Back to the "nine to five," and timed just about right ...
The formal call came this morning announcing that paperwork is being completed and that I'm to start work (officially) on July 26th at the offices of the new National Park. Couldn't come at a more auspicious time since -- in that way my life has of converging in strange and interesting ways -- my interest in working with kids; with the environmental justice issues; the upcoming Richmond centennial events; are all providing the opportunity to help to shape this NPS monument to the history of my era. What a fine opportunity to influence change. Is anyone more blessed?
Only problem is that my very brief consideration of becoming the next Toni Morrison may have been harpooned before it ever got launched. Writing for me tends to take a back seat to acting out my principles more directly in the political arena. Maybe blogging is about as far as I can take this flair. But perhaps not. Having given the possibility considerable thought now, maybe I can do it all.
To add to this strange timeliness, all decisions about Dorian's future have been decided (one of those meetings that bunched up on Tuesday) and she will be moving into a group home on August 1st. The painful transition will probably not be that at all, but a time of excitement for us both. It was her appeal (in a fit of pique) to her case manager that brought us to the point of decision, so she has the feeling of having guided her own future -- the system responded to her wishes. She's moving away from me. She displays no signs of feeling pushed out onto her own for having failed in our ability to live together. That's important. She's just moving on because it's her wish to be out in the world again as before.
This time she won't be truly on her own, but will be in a program called Harmony Homes, a vendor of the Regional Center of the East Bay -- supported by Lanterman Funds, and an entitlement for the mentally disabled. She will share an apartment in a pleasant and safe area of El Cerrito with another young woman like herself -- in a four-plex that houses several such pairings. She will live no more than about 8 minutes away from my apartment. Harmony House staff provides oversight and training opportunities. She will continue with her 5 day-a-week arts program at NIAD and Special Olympics (year round) and is as happy as a clam to be moving into semi-independence. Her money will be managed by the Regional Center, giving her an allowance each week and saving her SSA balance in an account she cannot access without agreement by her workers. We're both in heaven!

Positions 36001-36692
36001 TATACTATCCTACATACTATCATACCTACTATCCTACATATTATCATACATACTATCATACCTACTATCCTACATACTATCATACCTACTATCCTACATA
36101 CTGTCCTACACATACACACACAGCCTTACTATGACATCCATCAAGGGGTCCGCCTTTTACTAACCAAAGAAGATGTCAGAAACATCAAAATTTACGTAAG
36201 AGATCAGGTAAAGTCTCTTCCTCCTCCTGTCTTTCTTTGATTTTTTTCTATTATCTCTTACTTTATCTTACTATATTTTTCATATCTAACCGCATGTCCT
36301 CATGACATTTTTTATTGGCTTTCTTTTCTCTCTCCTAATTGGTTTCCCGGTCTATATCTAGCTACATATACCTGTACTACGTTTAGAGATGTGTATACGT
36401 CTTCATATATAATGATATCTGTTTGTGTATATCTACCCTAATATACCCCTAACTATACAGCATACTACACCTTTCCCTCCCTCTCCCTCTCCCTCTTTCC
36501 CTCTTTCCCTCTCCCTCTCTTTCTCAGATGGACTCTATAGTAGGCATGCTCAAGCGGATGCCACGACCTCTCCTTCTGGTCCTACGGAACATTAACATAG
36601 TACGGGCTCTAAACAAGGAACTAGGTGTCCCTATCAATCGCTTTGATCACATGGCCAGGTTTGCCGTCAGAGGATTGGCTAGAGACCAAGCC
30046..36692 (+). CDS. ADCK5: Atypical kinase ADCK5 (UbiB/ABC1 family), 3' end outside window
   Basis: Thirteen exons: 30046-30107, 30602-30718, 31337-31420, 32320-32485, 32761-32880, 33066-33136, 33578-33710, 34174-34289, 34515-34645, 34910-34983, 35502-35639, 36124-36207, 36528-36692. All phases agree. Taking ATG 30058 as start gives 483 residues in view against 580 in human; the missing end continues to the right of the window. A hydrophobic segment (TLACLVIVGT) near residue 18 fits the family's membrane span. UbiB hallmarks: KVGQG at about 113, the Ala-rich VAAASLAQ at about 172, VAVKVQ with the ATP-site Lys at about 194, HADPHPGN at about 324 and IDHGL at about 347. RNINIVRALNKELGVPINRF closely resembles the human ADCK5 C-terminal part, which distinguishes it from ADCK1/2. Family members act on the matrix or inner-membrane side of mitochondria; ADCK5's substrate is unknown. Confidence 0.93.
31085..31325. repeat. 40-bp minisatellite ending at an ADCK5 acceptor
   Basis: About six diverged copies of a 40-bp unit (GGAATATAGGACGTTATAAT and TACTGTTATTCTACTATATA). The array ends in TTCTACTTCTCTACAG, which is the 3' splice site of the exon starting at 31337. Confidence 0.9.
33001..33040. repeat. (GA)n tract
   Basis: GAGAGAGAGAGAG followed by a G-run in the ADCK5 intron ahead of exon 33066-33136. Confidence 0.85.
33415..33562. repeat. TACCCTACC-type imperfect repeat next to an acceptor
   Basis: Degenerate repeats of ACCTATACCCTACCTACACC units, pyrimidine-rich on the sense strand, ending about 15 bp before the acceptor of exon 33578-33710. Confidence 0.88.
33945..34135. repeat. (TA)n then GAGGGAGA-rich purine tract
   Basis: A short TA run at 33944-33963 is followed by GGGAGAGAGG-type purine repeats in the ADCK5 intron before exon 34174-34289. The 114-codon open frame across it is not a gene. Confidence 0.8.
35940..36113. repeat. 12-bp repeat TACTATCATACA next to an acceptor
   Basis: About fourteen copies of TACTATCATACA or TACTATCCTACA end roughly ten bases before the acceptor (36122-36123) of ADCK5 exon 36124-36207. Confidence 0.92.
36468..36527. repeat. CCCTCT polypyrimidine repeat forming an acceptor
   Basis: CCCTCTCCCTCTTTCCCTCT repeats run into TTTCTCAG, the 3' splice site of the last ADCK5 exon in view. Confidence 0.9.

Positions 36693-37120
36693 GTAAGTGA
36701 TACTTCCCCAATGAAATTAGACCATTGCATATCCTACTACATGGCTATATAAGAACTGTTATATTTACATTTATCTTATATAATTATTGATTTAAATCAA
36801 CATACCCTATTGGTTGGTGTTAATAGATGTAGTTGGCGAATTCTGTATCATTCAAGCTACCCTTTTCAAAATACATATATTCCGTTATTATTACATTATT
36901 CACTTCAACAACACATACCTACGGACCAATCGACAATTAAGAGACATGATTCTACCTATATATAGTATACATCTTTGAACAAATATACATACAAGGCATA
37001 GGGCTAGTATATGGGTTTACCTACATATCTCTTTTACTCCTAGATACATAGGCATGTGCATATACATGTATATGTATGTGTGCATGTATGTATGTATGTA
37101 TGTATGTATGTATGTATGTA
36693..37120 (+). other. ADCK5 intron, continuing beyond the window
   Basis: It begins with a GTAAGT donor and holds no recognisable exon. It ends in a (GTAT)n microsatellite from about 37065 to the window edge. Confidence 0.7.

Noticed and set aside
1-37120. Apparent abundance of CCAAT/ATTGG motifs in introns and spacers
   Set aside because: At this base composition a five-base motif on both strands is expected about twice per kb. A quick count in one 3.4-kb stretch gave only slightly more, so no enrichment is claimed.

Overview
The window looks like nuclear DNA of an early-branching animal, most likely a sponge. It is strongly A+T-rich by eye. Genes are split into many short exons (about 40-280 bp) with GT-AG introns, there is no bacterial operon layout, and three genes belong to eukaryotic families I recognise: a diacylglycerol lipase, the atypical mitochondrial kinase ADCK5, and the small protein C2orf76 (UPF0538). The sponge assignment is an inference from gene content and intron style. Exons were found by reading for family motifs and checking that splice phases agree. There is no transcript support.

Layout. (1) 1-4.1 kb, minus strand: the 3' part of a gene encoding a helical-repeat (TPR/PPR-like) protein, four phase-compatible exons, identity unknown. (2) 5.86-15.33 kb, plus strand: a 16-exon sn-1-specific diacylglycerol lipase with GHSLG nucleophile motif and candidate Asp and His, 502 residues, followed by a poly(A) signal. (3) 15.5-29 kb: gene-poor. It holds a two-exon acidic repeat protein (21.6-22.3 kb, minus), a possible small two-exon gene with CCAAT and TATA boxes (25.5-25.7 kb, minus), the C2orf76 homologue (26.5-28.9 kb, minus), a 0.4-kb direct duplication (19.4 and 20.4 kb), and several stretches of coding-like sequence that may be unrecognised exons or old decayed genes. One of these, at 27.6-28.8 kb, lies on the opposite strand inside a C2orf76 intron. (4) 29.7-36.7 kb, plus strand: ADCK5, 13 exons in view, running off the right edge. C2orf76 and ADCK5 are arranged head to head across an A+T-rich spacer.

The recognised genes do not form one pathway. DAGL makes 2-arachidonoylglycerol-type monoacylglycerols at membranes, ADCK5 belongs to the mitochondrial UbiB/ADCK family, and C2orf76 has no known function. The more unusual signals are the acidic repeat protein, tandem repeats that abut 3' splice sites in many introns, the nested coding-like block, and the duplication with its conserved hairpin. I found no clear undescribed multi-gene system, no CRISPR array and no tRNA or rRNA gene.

I'll now have my own life back to do with as I will. May still need to consider marketing my condo and moving to a smaller rental somewhere, but I'll remain in Richmond for the foreseeable future.
This is all proof that there's little reason to always be pushing the river. If allowed to, life does have its way of smoothing out the rough spots if given half a chance to just lie back and drift downstream from time to time.
And the bonus is that the NPS sounds as delighted to have me return as I am at the prospect of doing so. The contract will run through to October 1st and then we'll be back to decision-making time again, but the choices will have changed and I may be far more ready to hang up my Palm Pilot than before. We'll see. Maybe that's when I become, belatedly, an author of note. Maybe that's when being restfully idle will feel more like retirement and less like simply being unemployed.
(Submitted one blog entry to an e-newspaper at the suggestion of a friend, and am waiting to see if there's interest in publishing it. That will give some idea of whether writing is in my future. Oh, and while I was at it - I also forwarded it to Weekend's All Things Considered on NPR. Maybe Scott Simon will find it of interest. Did that on a whim, and since there's an element of time sensitivity to it -- it just may die for just cause. Given the ease of communicating by Internet -- "whims" have gained new importance. I just file them under "and why not?")